A home alarm system that could make you less safe
These days almost everything is online thanks to the internet of things. That can, of course, be good since it allows you to control and monitor devices from wherever you are. It can also be a problem as we've seen. Sometimes the security of these devices is a bit lacking. I fully expect that one day one of my colleagues here will turn off my lights just because he can.
A bigger problem arises when the security weakness is actually your home security system. That seems to be the case with Texecom as UK-based security researcher Luca Lo Castro found out when he purchased the system.
All was well until he delved into the ComIP Module and then problems reared up. According to Sophos, "Unfortunately, what Luca found in the IoT alarm system he investigated was that a well-practiced crook might very well need little more than a laptop, or even just a suitably programmed mobile phone, as his break-and-enter tool of choice".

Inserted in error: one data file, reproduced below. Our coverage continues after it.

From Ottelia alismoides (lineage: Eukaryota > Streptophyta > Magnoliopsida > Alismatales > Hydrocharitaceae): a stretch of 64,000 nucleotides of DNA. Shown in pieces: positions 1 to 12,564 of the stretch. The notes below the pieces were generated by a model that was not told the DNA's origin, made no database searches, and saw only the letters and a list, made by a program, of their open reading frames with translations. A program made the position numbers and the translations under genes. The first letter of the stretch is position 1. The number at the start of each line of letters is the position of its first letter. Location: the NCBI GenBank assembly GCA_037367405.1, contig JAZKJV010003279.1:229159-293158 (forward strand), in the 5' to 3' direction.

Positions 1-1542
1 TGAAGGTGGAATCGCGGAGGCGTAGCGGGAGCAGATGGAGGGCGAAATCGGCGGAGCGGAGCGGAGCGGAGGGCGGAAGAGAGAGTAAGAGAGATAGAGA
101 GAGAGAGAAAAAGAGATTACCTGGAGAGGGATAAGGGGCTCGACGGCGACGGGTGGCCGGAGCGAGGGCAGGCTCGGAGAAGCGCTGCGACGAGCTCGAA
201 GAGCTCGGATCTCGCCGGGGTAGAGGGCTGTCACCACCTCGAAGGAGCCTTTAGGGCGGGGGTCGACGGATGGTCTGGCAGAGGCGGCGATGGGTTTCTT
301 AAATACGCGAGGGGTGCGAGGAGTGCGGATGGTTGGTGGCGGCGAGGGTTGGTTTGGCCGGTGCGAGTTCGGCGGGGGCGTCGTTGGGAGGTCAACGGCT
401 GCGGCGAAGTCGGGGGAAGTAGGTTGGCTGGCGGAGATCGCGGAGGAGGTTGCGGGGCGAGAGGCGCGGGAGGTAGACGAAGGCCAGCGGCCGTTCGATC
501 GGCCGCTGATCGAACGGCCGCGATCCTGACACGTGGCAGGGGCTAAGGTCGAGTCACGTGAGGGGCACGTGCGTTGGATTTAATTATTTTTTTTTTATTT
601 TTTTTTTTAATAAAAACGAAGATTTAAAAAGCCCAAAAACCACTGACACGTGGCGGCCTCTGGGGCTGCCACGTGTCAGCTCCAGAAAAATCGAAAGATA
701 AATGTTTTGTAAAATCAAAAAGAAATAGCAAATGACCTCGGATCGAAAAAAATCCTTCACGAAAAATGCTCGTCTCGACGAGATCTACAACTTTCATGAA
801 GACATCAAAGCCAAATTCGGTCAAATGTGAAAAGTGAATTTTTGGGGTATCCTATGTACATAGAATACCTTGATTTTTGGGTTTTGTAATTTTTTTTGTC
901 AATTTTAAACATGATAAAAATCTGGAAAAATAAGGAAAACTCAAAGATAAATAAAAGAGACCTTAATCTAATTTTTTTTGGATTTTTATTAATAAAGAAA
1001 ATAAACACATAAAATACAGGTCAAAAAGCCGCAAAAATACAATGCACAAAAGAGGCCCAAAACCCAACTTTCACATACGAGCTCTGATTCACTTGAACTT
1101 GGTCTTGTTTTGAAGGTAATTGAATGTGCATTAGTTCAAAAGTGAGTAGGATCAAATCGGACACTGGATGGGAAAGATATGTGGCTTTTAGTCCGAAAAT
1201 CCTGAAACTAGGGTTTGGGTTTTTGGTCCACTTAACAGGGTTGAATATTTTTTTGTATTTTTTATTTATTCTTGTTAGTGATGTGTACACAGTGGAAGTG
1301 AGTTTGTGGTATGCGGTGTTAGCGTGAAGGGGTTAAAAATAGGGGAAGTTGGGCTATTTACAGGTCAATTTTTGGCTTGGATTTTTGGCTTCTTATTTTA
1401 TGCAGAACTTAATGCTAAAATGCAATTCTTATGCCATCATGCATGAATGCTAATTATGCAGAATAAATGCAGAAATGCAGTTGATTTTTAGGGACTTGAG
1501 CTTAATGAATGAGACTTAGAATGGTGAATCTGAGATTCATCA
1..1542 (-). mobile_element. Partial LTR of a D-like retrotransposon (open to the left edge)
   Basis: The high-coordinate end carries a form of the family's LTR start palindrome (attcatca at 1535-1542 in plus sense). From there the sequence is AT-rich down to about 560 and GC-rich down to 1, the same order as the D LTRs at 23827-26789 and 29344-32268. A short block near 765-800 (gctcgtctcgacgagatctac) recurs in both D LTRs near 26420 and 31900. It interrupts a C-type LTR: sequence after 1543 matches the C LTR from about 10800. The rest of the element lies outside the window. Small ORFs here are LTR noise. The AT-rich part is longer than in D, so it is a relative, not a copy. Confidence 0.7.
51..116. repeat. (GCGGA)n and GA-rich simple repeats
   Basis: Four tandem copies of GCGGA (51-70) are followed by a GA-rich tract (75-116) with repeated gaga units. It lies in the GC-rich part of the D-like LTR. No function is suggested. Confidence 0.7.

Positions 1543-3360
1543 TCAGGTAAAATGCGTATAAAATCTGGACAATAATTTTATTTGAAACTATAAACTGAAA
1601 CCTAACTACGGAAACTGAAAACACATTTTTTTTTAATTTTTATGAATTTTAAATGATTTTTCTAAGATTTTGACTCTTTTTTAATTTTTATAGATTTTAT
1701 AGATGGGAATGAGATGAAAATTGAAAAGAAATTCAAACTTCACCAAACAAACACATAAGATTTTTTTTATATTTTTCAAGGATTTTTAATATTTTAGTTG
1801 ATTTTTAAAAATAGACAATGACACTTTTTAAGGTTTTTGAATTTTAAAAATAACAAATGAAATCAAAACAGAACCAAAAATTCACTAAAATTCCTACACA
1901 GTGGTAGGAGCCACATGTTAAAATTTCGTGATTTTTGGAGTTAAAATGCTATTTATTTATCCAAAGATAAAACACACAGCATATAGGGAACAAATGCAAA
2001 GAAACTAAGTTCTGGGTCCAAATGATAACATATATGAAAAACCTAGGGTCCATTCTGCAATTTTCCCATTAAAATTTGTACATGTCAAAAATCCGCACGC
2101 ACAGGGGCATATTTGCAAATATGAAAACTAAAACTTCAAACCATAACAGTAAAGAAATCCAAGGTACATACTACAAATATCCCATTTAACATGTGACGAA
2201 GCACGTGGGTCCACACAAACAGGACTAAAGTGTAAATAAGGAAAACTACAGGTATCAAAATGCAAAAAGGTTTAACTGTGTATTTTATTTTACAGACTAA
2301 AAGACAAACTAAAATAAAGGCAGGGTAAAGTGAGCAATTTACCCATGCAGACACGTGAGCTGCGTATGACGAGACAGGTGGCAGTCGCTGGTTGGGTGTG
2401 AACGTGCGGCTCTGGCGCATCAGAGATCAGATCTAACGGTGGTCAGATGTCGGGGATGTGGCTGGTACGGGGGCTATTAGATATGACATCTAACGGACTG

What terrors Castro found are as follows -- opening a firewall port for access from the internet, the alarm calls home using no encryption or authentication and the mobile app communicates with the system also using no encryption or authentication.
"After purchasing the engineer app I have realized that for some reason, Texecom does not give access to the UDL code generator to not authorized engineers. Reading through the mobile user guide, on page 19 it shows an example of the Encrypt UDL Password generator and it turned out that what they called Encrypt Password is just a BASE64 Encode", Castro claims.
Yes, the IoT is good thing in theory and it's a lot of fun to play with these devices, but it isn't all ready for prime-time just yet.